Tammy - Hi Christina! Ever so lovely to hear from you! Thank you for the kind words, appreciate that very much. Blogging is sharing. I waited long enough to figure out how much I wanted to share. Then I thought “what the hell, just tell it like it is”. And so I did. Appreciate the read AND the comment. And I sincerely look forward to working with you again. You know where I am!

If My Dog Could Talk …

I’d be mortified. Or in jail. She would gladly share my dress size, the fact that I have chin hairs, that I’m an easy drunk (one glass of wine and I’m ready for a nap), how I talk (yell) at the television when watching the nightly news, that I eat in bed, my opinion on […]

View full post »

Joan Cooper - Interesting word – “If”

I think, with your gift for words you should do a whole blog on the word – “If”


Carol Cassara - If Riley could talk? I shudder to think.

Tammy - Cool idea, Joan. So many of us have lived our lives based on the word “if”. I’ll give it some thought! Thanks for being here!

Tammy - My point exactly, Carol! Talk about not being able to show your face in public! Haaa! Appreciate the read and the comment!

Cheryl Nicholl - I LOVE this!!! It’s so true that the way an animal experiences life is wonderful and peaceful and simple. And I agree that there are two sides to everyone- the public and the private, the commendable and the regrettable, but I think there’s a reason we’re not like our pets, or we might all still be living in caves. Actually- that might not be so bad.

Tammy - Cheryl, love the “the commendable and the regrettable” comment! SO true. There are days when cave dwelling sounds pretty awesome to me. Just saying. Lately I’m finding a serenity in the going back to basics logic. Of course, I take my dog with me!

Cheryl Nicholl - Is it the Seasonal change that makes us all want to nestle and get back to simple pleasures? I know as soon as I feel the ‘shift’ I change gears. Maybe it’s our age and the wisdom that that imparts? Either way- I hear you and I’m riding in the seat next to you. Beautiful post. Wonderful writing…. of course. Thanks my dear friend for giving me something to think about.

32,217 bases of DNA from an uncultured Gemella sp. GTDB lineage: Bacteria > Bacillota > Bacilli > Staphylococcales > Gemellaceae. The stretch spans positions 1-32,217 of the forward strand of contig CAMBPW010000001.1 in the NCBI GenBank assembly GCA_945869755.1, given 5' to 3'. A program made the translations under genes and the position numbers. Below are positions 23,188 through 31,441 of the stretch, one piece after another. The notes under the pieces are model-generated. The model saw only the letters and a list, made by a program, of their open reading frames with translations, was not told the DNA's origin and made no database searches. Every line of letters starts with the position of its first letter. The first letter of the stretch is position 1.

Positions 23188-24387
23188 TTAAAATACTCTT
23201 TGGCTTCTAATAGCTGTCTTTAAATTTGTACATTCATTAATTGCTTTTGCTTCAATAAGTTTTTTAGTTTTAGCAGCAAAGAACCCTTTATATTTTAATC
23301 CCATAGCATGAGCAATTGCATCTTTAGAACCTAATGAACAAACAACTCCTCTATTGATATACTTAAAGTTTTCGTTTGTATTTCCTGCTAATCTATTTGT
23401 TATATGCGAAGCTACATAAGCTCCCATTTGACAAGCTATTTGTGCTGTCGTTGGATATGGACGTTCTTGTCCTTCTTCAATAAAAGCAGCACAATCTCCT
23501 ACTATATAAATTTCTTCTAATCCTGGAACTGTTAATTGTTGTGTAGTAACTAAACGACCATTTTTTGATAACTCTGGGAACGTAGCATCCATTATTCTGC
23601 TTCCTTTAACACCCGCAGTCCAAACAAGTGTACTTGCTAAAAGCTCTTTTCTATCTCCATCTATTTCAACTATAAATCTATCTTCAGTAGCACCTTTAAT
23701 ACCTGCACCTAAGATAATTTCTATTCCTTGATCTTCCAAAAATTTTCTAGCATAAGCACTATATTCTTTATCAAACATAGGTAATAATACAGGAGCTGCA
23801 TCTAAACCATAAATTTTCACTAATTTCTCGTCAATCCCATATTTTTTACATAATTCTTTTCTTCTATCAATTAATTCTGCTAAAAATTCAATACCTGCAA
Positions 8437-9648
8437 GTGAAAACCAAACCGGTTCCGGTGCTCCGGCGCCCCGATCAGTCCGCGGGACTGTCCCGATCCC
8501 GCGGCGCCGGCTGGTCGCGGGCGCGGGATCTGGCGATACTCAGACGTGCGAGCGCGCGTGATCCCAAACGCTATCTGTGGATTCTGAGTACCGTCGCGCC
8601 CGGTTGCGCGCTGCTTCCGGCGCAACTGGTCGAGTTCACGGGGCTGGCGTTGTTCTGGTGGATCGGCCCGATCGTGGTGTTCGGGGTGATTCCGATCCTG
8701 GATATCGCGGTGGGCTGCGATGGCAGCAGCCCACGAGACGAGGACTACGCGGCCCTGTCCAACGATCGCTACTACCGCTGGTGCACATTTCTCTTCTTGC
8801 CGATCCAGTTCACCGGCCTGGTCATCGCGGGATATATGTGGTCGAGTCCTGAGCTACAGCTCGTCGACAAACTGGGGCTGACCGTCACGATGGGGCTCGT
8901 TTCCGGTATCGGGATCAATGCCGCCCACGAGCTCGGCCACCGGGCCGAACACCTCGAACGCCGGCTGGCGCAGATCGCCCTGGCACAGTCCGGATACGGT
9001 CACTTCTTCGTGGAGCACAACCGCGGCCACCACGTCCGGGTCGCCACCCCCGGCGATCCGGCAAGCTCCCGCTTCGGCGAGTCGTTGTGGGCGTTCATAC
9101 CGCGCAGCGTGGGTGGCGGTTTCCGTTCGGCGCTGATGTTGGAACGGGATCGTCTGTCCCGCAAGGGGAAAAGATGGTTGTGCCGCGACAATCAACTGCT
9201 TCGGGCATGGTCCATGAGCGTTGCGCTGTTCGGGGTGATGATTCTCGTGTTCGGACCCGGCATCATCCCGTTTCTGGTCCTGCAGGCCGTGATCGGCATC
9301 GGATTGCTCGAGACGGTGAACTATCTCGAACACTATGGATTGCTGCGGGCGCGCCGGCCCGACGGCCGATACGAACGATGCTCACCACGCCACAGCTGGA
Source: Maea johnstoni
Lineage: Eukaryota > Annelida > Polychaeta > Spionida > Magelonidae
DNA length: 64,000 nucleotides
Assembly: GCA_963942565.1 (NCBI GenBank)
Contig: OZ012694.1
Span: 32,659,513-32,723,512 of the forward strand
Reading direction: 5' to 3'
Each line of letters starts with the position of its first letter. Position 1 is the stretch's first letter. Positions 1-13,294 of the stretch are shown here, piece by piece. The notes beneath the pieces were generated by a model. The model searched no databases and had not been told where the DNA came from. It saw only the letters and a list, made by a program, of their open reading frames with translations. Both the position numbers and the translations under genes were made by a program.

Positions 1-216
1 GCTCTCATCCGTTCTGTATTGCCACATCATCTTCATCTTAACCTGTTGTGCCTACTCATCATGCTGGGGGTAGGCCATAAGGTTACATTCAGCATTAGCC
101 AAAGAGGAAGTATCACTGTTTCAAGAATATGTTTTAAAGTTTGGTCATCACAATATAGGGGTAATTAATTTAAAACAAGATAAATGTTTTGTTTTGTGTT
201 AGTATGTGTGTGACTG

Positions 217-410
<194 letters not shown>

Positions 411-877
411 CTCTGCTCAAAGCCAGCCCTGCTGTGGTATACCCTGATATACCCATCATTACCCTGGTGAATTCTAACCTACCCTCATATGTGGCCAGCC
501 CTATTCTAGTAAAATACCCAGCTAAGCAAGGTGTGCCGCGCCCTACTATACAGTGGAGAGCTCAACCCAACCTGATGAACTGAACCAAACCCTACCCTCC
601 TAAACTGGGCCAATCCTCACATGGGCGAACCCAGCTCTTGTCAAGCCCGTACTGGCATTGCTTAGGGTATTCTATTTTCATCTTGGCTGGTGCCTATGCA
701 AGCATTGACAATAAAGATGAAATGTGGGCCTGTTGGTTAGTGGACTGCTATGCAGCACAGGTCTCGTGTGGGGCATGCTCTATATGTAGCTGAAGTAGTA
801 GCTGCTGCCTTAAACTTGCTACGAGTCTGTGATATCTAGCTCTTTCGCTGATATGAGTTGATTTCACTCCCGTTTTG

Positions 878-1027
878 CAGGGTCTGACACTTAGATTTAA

mel - Dear Tammy,
If only our dogs could talk. Maybe they do – to other dogs. What secrets about us they would share. What a delightful funny column. You must read Billy Collins’ poem on the subject, called “The Revenant”. – Google it. It’s a dog talking back to its master. Oh, to be as good as dog, but maybe they can be better than usbecause they have less to worry about?

Kim Tackett - I’ve always thought that my dog’s unconditional love and adoration was worth every sock he chewed and every poop I scooped. And you’re right, we need to love ourselves as our dogs love us!

Tana Bevan - Tammy~In answer to your question why we’re not as honest in public as in private (and even in private not as honest as we might be) is most of us … okay I can’t speak for others so I’ll admit that my experience has been when I’ve shared something personal, the truth, been extremely honest, and it’s been thrown back in my face and/or bitten me in the butt. That gets old. Would love to say I’ve only done this once or twice. No so. There was always something in me that hoped, “This time will be different.” Not sure when I decided that wasn’t to be and/or I just wasn’t in the mood to take that chance any more. That’s my tale.

As always, you have a lovely way of putting your words together. It is a talent I admire my friend. Still, you don’t mention how you evolved to the public/private persona. Would love to hear about its evolution if you care to share. Am respectful if you don’t. *smiles warmly*